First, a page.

APU Health & Fitness Original

Ankle Sprains: Why They Happen and How to Cure the Pain

By Daniel G. Graetzer, Ph.D.
Faculty Member, School of Health Sciences

The statement “an athlete is only as good as his legs” applies to practically every sport. Ankle sprains, the most common lower extremity trauma injury in athletes, can result in soft tissues being crushed, stretched or torn.

Usually occurring as the result of the ankle turning inward, sprains are graded by athletic trainers into three degrees of severity. The more severe the sprain, the more painful it is and the longer it takes to recover.

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The Three Degrees of Sprains

A first-degree sprain involves mild to moderate overstretching of the ligaments, the flexible bands of fibrous tissue which attach bones and cartilage to keep the joints together). If a first-degree sprain is treated quickly and properly, very minimal swelling (edema) and joint instability will occur. Within one to three weeks, a return to normal activity can be expected.

In a second-degree sprain, edema and bruising (ecchymosis) occur within seconds following the injury, due to partial tearing of some ligament fibers. Tenderness in the affected area when touched and a partial loss of joint motion are commonly the result of a second-degree sprain.

A few ligaments may be completely torn (ruptured) in a second-degree sprain, but the overall stability of the injured ankle remains relatively intact. A three to six-week period of active rest may be required before an injured person returns to complete normal activity.

A third-degree sprain generally involves a complete rupture of nearly all the ligament fibers, swelling, severe pain, and an inability to walk or maintain one’s balance. A ghastly popping or snapping sound is often heard by the athlete and others a few feet away. For this type of severe sprain, eight to 12 months are often required for ligaments to heal but surgery is rarely successful or even recommended anymore.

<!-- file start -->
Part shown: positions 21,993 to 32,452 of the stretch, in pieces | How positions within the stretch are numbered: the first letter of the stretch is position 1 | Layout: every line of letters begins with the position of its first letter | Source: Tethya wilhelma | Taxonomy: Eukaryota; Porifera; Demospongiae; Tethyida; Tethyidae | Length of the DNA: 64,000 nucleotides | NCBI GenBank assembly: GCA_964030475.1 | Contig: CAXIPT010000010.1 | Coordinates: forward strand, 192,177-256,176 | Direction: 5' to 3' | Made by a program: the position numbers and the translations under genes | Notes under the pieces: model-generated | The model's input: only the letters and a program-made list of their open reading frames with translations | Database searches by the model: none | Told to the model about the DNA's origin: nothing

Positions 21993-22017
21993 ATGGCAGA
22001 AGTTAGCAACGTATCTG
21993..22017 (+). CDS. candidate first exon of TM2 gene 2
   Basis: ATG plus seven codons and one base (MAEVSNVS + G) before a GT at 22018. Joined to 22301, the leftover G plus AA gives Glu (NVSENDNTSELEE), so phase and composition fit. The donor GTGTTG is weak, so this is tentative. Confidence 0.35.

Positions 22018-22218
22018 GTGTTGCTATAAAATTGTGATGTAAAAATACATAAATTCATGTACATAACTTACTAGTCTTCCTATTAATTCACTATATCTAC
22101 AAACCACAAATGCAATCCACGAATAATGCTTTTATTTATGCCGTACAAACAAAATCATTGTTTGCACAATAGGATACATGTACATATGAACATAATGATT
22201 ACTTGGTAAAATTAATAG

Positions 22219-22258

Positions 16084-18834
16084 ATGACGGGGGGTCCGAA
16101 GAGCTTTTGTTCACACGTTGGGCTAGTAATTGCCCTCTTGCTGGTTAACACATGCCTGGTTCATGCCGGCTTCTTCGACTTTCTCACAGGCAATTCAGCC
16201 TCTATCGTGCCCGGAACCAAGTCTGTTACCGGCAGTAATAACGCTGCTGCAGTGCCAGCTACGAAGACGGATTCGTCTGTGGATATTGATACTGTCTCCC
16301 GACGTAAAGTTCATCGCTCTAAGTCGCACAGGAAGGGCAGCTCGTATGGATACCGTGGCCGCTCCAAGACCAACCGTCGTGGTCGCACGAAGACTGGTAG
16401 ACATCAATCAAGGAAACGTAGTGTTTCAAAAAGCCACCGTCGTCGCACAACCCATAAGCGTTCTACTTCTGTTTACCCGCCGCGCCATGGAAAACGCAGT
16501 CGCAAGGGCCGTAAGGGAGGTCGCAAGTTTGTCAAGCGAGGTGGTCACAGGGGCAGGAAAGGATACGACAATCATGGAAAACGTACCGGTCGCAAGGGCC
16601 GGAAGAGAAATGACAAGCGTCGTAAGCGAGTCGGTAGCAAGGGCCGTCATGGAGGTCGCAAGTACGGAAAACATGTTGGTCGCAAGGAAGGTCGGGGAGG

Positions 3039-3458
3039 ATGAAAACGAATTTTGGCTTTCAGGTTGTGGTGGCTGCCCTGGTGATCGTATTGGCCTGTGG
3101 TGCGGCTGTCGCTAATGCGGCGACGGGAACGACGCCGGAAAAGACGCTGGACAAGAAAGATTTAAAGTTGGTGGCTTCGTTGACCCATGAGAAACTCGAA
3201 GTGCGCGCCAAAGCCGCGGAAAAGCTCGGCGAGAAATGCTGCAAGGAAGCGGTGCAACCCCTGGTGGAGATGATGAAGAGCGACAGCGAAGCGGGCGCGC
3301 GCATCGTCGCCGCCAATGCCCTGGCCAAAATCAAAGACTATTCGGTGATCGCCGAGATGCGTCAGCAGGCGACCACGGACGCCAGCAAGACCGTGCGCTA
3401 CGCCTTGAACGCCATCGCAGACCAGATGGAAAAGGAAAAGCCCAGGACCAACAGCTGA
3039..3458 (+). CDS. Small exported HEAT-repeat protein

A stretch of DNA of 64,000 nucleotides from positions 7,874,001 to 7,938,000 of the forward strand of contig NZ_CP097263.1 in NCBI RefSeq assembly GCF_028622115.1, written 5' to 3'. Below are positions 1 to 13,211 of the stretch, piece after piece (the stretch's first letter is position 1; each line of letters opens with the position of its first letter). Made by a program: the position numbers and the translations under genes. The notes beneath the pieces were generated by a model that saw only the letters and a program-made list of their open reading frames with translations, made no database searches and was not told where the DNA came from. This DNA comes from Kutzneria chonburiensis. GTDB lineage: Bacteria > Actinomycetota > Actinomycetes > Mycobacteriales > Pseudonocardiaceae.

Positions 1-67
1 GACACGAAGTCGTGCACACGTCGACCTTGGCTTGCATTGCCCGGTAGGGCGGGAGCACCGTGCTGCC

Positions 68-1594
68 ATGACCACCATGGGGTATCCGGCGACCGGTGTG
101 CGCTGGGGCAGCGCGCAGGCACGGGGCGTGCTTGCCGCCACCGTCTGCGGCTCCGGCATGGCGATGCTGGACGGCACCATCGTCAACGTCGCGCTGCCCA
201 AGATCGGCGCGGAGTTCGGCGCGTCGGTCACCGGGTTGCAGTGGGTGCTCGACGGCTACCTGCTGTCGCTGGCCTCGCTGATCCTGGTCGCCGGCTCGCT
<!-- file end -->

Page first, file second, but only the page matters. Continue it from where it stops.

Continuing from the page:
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How to Treat Ankle Sprains with Ice

There are various methods of treating an ankle sprain. Cold application (cryotherapy) and elevating the affected ankle as quickly as possible after an injury will greatly reduce the ankle pain, hasten recovery, and reduce the risk of further injury. Immediate ice application (within minutes if possible) reduces acute tissue damage and accelerates the healing during rehabilitation, minimizing an athlete’s time lost to injury.

Cryotherapy deadens the sensation of pain and reduces muscular spasms by blocking nerve conduction and muscle spindle excitability. Within seconds after an ankle is sprained, inflammation caused by the synthesis of prostaglandins and the release of histamines causes the pain.

The anesthetizing sensation of cryotherapy follows a four-stage progression of cold, burning, pain and numbness. This process generally takes between five and 15 minutes when ice is applied to an injury, depending on the degree of cold, the severity of the injury, and the amount of fat beneath the skin.

Within the body, a narrowing of blood vessels (vasoconstriction) and an increase in blood thickness (viscosity) then ensues, which reduces inflammation and slows down swelling. Edema is caused by the accumulation of blood (local internal bleeding) and is one of the body’s protective mechanisms to bring antibodies and white blood cells (leukocytes) to the site of injury.

However, if there is no open bleeding, then blood collects in an injured area. As a result, the injury takes a longer time to heal.

Several cryotherapy methods are effective in reducing the pain of ankle sprains, including:

  • Massaging the injury with ice
  • Applying ice bags or towels with crushed or shaved ice, which conform better to the body’s contours than cubes will conform better than cubes
  • Immersing the injured foot in a bucket of ice (quite painful, especially for children)
  • Applying refreezable flexible silicone gel packs for 15 minutes (be sure to wipe off the frost before use)
  • Spraying vapo-coolant chemical sprays with ethyl chloride or fluoromethane are also available